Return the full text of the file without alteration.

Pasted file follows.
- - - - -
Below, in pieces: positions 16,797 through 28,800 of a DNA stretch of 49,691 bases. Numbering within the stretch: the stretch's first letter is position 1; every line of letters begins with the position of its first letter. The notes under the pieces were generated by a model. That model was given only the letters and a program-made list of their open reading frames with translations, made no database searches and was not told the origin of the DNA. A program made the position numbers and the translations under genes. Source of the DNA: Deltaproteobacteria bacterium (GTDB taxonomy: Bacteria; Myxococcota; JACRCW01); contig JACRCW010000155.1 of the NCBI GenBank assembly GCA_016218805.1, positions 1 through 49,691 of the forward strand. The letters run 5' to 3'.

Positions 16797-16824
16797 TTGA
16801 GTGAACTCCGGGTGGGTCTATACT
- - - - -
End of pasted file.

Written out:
Below, in pieces: positions 16,797 through 28,800 of a DNA stretch of 49,691 bases. Numbering within the stretch: the stretch's first letter is position 1; every line of letters begins with the position of its first letter. The notes under the pieces were generated by a model. That model was given only the letters and a program-made list of their open reading frames with translations, made no database searches and was not told the origin of the DNA. A program made the position numbers and the translations under genes. Source of the DNA: Deltaproteobacteria bacterium (GTDB taxonomy: Bacteria; Myxococcota; JACRCW01); contig JACRCW010000155.1 of the NCBI GenBank assembly GCA_016218805.1, positions 1 through 49,691 of the forward strand. The letters run 5' to 3'.

Positions 16797-16824
16797 TTGA
16801 GTGAACTCCGGGTGGGTCTATACT